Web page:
A Home in Ruin: The Work of Mohamad Hafez at the Lanoue Gallery

“We Have Won!” by Mohamad Hafez. (Credit: Maher Mahmoud, via The New Yorker)

Last Sunday, April 2nd, a solo show opened at the Lanoue Gallery, located not far from us on Harrison Ave. Featuring artwork by Syrian artist Mohamad Hafez, currently an architect in New Haven, Connecticut, the gallery is a window into a miniature world in ruin that reflects the modern-day destruction in Syria. “He wanted to make full, three-dimensional cities, and he wanted them to look real–gritty, rusted, lived-in, and partially destroyed,” describes writer Jake Halpern for The New Yorker. “Junk became his medium.” The concept took shape thirteen years ago in his college days at Iowa State University. Prevented by his visa from returning home, he took to rebuilding his city of Damascus in miniature. His first work was a recreation of a facade of an ancient wall that was pictured on a Syrian candy bar wrapper. Today, his constructions are far less idyllic than his early models.

Hafez tried to explain the turn his art had taken. How do you watch whats happening in Aleppo and not go nuts? he asked. How do you watch thousands of years bombed out of existence? How do you go on with your life, having your morning coffee, when a bunch of your relatives and friends are under constant bombing? How do you not snap and yell out? You have to remain composed and carry on with your day job, don’t you? He paused for a moment, as if lost in thought. Well, he said, finally, the way that I stayed composed is that I come here and I let the models do the yelling for me. In that sense, it relieves me. It is grim. And I take no pride in this work. I feel no ownership in it. Its as though I am 3-D printing whats inside of me.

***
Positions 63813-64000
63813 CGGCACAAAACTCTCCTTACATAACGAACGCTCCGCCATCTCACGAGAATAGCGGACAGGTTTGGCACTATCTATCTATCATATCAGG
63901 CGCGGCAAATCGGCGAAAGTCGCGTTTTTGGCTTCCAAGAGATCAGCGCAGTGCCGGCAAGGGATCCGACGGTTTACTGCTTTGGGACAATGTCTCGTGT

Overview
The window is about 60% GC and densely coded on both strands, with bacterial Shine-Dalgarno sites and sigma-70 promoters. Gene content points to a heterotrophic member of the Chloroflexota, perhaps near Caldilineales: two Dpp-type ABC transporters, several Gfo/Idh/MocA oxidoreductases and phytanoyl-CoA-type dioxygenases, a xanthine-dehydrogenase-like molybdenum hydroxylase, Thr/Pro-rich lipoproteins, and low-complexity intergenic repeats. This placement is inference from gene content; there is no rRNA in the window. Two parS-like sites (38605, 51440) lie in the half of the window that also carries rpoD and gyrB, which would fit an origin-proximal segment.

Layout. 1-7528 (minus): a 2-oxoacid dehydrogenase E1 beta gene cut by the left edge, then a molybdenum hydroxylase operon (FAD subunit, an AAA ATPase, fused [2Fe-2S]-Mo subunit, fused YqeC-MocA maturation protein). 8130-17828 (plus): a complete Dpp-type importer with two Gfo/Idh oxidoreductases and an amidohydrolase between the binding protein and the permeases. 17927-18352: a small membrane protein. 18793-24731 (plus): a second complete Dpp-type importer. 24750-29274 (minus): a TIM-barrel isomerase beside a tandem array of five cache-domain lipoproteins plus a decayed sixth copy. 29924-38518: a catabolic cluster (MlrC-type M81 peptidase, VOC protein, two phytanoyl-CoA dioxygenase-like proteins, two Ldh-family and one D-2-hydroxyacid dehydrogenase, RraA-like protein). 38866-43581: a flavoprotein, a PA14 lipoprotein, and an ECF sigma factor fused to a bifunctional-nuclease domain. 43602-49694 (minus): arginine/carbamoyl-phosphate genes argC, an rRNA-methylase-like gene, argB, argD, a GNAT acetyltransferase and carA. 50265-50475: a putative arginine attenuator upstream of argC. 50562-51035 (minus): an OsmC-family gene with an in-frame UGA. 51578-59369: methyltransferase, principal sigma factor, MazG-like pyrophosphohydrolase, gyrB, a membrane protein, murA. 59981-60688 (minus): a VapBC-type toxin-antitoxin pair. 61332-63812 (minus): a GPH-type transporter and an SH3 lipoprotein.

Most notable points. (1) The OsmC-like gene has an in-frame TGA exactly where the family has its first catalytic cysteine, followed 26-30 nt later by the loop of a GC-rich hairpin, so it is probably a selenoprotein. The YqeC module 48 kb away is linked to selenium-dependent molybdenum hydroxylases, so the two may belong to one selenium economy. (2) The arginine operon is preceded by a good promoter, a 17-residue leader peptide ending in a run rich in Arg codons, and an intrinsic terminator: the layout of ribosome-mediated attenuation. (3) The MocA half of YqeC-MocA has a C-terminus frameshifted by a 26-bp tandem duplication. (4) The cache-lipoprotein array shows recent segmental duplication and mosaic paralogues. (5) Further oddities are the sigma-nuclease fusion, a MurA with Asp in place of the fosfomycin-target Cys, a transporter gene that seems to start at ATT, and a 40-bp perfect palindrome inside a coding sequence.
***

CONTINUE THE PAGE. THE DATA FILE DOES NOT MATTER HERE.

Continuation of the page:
These unpeopled cities, flickering with the lights of tiny lamps, chattering with sound recordings from happier times that emanate from hidden speakers, are just familiar enough to be recognizable as home. Hafez draws out in the viewer the same pangs of homesickness and of loss that he channels into his work. And in Core, we are no strangers to homesickness and loss; the enslavement of the Israelites in Egypt and Odysseus’s twenty-year journey back to Ithaca come to mind, not to mention our own personal experiences here at BU.

Witness Mohamad Hafez’s take on displacement, home, and ruin in his solo gallery showHOMELAND inSECURITY at the Lanoue Gallery on 450 Harrison Ave #31, from April 2until the end of the month. Read the rest of The New Yorker article here.

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